The first step was finding an appropriate USB hub for this mod. I settled for this IOGear hub:
I would guess any hub with this sort of design where there is a recess in the case for the cable would work well, because all of the circuitry gets shoved over to the other side of the board to make room for the recess, leaving the two ports next to the recess as just long traces on the board without any circuitry, which is perfect later on when I cut the hub's board in half to fit it into the controller shell.
I had also considered this Targus hub because it was cheap and it was the only one at Wal-Mart, but decided against it because of the circuitboard design. Because of the shell design (without any recess for cable storage), the circuitry is laid throughout the length of the entire board, making it impossible to remove the two unneeded USB ports.
Here's the internals of the hub I used:
You can see from the picture above how the two rightmost ports have no vital circuitry anywhere near them. This became important later on. The first thing I did was to desolder and remove one of the USB ports. (I practiced this on one of the two ports I later cut off of the hub's board entirely. I then soldered wires in place of the port (26 gauge ended up being just about perfect. To be honest, cleanly removing the USB port from the hub board was the hardest part of the entire mod. I first removed as much solder as I could from all 4 through-board leads and the through-board anchor tabs, then I used a pair of needle-nosed pliers to break the leads in the rear of the port, then finally used the pliers to break the port off of the board by bending back and forth until the anchor tabs broke. This then left me with leads and anchors poking through the board still anchored with solder. I intentionally left enough of each lead intact poking out from the board so I could grip each lead with the needle-nosed pliers, then I picked up the entire board by the pliers and carefully applied the soldering iron to the opposite side of the board and let gravity pull the board off of the lead when the solder softened.
I then soldered wires through the lead holes and attached them to the adapter circuit according to the instructions in the conveniently provided owner's manual (you have to get it from the site, it doesn't come with a hardcopy when you order it). Once I had tested that the hub still functioned and that the controller adapter was properly detected (even without soldering the adapter to the controller itself, the chip itself will be detected so you can test your soldering at this point before you continue). Once it was tested, I sawed off the extra two ports, just to the right of the LED (since I didn't know if the LED was required or not, and it didn't take up that much extra space anyway...).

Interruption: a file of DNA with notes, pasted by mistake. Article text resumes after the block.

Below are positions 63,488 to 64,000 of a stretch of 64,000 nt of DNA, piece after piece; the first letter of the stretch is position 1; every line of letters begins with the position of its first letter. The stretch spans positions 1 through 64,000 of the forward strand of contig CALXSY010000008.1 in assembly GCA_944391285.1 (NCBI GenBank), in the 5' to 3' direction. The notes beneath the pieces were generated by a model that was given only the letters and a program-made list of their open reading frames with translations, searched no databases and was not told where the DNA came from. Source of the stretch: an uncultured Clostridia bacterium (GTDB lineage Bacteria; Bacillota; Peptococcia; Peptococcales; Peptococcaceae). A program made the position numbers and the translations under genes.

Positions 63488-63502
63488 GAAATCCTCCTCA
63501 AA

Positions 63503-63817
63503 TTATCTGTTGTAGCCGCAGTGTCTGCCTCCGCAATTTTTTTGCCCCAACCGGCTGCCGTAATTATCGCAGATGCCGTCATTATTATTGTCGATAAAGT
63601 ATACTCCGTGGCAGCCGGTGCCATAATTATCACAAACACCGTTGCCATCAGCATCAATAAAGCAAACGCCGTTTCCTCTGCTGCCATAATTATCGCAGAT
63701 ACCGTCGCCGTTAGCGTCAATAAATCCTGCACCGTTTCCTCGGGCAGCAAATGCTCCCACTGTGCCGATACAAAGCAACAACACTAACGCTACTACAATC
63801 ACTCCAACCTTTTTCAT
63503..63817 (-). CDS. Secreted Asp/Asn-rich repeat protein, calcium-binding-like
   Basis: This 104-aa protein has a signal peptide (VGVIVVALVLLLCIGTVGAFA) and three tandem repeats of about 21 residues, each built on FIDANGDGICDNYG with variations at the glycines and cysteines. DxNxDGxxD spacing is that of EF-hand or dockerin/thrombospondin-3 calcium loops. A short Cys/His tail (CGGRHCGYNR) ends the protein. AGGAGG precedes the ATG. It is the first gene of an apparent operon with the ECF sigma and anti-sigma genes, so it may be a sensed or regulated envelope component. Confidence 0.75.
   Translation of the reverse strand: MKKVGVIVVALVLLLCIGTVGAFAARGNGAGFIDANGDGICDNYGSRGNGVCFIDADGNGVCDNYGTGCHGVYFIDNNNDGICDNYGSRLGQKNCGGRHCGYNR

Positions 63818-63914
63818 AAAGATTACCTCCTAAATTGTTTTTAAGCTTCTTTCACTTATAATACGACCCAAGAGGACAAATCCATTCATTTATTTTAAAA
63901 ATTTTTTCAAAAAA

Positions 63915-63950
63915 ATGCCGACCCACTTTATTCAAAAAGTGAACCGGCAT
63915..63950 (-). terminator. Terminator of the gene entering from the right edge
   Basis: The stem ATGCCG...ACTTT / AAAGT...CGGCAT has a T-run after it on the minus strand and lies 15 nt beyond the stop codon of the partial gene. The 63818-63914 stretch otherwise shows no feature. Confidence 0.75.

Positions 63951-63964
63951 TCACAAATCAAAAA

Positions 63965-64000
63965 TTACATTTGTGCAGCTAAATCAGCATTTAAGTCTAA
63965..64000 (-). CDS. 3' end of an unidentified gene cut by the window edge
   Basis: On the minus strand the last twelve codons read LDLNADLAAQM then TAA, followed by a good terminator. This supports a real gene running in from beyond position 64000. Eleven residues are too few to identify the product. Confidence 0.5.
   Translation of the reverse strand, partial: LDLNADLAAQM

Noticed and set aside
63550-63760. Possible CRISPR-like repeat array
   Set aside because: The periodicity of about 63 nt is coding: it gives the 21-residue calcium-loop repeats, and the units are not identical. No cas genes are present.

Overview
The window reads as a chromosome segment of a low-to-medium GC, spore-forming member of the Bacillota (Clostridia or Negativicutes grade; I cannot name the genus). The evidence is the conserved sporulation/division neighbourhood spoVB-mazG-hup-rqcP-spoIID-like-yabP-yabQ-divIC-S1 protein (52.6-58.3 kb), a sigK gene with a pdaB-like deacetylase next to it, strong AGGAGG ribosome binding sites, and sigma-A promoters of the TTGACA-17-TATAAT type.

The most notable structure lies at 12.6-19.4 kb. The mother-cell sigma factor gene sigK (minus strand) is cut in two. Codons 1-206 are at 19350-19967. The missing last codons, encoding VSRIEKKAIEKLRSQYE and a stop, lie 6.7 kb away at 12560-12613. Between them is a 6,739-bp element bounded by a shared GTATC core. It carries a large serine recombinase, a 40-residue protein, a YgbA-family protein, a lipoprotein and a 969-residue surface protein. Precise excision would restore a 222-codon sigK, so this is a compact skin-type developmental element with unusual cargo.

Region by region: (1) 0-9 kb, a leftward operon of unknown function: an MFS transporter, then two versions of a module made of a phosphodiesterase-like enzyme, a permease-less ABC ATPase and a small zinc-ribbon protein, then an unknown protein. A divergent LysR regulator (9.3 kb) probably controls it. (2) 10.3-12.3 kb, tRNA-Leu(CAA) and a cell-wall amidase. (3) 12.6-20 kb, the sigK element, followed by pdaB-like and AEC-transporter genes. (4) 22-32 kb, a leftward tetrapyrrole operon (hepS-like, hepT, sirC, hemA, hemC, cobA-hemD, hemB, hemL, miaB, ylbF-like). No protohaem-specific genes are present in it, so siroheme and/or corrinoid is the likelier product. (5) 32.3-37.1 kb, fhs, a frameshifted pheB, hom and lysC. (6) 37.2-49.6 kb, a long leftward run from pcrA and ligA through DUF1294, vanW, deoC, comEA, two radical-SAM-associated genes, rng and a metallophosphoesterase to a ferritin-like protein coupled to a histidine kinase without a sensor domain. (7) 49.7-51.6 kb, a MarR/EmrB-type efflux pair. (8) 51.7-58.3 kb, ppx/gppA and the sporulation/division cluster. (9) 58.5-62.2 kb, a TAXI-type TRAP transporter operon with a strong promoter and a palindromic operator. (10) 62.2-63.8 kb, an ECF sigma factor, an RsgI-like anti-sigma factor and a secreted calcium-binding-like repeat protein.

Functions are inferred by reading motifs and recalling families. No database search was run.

Next, I picked up this flash drive for my internal memory (shop around, the OIT bookstore had these for half the price they're asking for on Amazon). Here's another even smaller drive, if you're interested.
Here's the complete package:
Next, I had to Dremel out the back side of the controller case in order to accommodate for this extra circuitry.
After I finished adding extra real estate inside the controller shell, all I had left to do was wire the adapter into the controller itself. I decided to leave the original cable connector intact and instead soldered wires onto the backside of the cable connector. I also had to resolder the chip to the hub using longer wires, since I ended up changing the arrangement of the chips from my original plan after everything started coming together. At this point, I tested it and after an initial mishap with two wires being accidentally switched, it worked, so I closed up the case. The only thing left to do is replace the USB cable with a full-length one, but that will have to wait until the order comes in from NewEgg sometime next week. For now, I have a 6' USB extension cable that works just fine.
The final result (sans full-length cable):
Screenshots of the controller in action:
I've begun the process of loading up all of the software I plan to use on my newly converted controller. To start off with, I'm using the latest beta of the PortableApps.com Menu, along with a fixed version of ZSNES Portable. I also decided to load up FCEUX as well so I can play NES games as well as SNES. I'm also including a few utilities, such as Nach's SNES ROM Tool, GoodTools, JoyToKey and Xpadder. I may also install WinAmp Portable along with the ChipAmp plugin pack for chiptune playback, we'll see (I have 4GB to work with, so I have way more than I'll be taking up with ROMs and saves...).